Free Power generator
Electromagnetic waves are all around us in the transmissions from Radio and TV masts and mobile phone aerials, and engineers know that these can be harnessed into a power generator. In a recent experiment it was shown that by pressing the ON button of a CB radio, a light emitting diode held near to the radio but not attached to it in any way, would light up. The electromagnetic energy emitted by the radio will induce a current into the piece of wire that the LED is attached to, and if the piece of wire is of the correct length to form a dipole or matched antenna, the LED will light up. This is the theory behind all radio and TV reception: electromagnetic waves emitted from a transmitting aerial is received by your aerial at home, a current is induced in your aerial and tuned circuits in your receiver resonate the currents and amplify them to give you clear reception.
The scientist then thought that with enough transmitted energy he could, maybe power up an electric motor remotely, and maybe use that motor to work another piece of equipment. The CB radio only had 4 watts of power but something in the home was much more powerful, a microwave oven. That had 1000 watts of energy. Now microwave ovens can be very dangerous pieces of equipment and you should never play about with them. You should certainly not start taking them to pieces for any reason whatsoever, because the magnetron inside the oven can kill you. Even with the oven switched off, there is enough stored energy in a microwave oven to kill a fully grown man. The scientist being fully aware of this and working under supervision, was able to form a metal ray gun attached to the magnetron and direct the microwave emissions at a bank of dipoles of the correct length. Electromagnetic waves, travelling at 186,000 miles an hour gathered by the dipoles, induced an electric current in them and sent it down a cable to a motorised toy helicopter, raising it off the ground. Even though the experiment was a success and the helicopter was raised off the ground, there was not enough power to lift the helicopter and the cable attached to it to any significant height and it crashed at a few feet off the ground. However it did prove that electromagnetic induction works. I remember proving it to myself some years ago by winding a length of thin copper wire around the cable carrying the power into our house, then splashing the ends of it across the battery terminals in my radio. The radio came on. I had been learning about induction in college and was anxious to prove to myself that Faraday's law of Induction was true. And it was so proved.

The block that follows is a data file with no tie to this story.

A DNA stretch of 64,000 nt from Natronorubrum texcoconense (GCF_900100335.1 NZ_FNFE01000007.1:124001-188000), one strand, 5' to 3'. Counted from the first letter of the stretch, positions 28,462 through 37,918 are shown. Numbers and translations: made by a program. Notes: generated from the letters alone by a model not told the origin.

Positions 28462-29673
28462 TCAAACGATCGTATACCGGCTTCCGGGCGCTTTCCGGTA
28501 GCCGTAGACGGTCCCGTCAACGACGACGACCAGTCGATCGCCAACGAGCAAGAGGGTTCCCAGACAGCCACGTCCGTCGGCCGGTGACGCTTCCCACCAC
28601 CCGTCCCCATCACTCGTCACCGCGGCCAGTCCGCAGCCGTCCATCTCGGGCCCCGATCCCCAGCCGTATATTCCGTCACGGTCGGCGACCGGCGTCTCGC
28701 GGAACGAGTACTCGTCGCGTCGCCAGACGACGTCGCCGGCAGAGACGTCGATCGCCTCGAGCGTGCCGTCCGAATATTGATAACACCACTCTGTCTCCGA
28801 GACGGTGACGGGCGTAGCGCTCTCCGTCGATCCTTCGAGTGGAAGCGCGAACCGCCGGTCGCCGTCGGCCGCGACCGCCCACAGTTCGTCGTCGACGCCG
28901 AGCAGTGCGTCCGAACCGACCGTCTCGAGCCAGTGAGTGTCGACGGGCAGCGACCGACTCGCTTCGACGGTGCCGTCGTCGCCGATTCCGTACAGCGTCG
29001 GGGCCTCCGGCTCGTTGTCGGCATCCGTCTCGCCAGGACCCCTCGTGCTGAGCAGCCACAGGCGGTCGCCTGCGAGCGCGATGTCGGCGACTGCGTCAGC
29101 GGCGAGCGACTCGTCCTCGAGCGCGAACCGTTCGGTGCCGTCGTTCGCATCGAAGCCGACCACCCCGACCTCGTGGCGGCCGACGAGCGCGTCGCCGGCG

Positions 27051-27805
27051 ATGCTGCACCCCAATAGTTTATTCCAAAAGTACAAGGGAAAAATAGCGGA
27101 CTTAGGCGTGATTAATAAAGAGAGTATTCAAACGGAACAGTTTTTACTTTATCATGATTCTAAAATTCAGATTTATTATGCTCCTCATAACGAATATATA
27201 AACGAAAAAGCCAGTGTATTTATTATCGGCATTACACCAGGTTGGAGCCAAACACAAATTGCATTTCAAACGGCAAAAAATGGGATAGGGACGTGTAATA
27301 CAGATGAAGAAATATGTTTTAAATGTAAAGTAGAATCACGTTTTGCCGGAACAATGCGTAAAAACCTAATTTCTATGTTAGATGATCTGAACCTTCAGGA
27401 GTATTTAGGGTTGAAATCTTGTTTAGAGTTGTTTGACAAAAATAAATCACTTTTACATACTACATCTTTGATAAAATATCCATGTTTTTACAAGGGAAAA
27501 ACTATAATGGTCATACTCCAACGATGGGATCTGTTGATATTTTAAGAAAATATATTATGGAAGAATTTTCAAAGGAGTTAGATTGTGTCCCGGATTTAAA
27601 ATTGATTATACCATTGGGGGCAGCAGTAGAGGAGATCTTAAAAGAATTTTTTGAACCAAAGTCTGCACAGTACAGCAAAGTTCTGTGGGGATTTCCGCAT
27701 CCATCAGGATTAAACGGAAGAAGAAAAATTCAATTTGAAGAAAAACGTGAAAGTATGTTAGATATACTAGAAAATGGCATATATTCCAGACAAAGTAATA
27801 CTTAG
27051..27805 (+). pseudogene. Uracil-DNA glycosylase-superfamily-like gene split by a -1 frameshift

The video at the end of the hub is further proof, though on a much grander scale than my experiment.
Infra Red Rays
This is proof of electromagnetic waves being used to power a machine, but what if we were able to harness the very much smaller rays given off by the sun and use them? Those rays are infra red and are present all the time, even when the sun is not shining. An infra red camera will show up the rays given off by anything warmer than absolute zero temperature, even people, but can an antenna be constructed to gather these tiny, tiny, rays and use them to our advantage? Yes it can!
A scientist called Steven Novack has built the antenna at the Idaho National Laboratory, USA. The array of antennas is only a metre square of plastic. It can be rolled up and carried in a briefcase. The individual dipoles are so tiny that the one metre square plastic contains 4 Billion dipoles. The sun emits infra red rays which are absorbed by the earth, and can be gathered at any time, day or night. The one metre square antenna was able to light up several electric light bulbs. Steven Novack estimates that it will be only five years before we are able to use the antennas commercially.
Proof of induction
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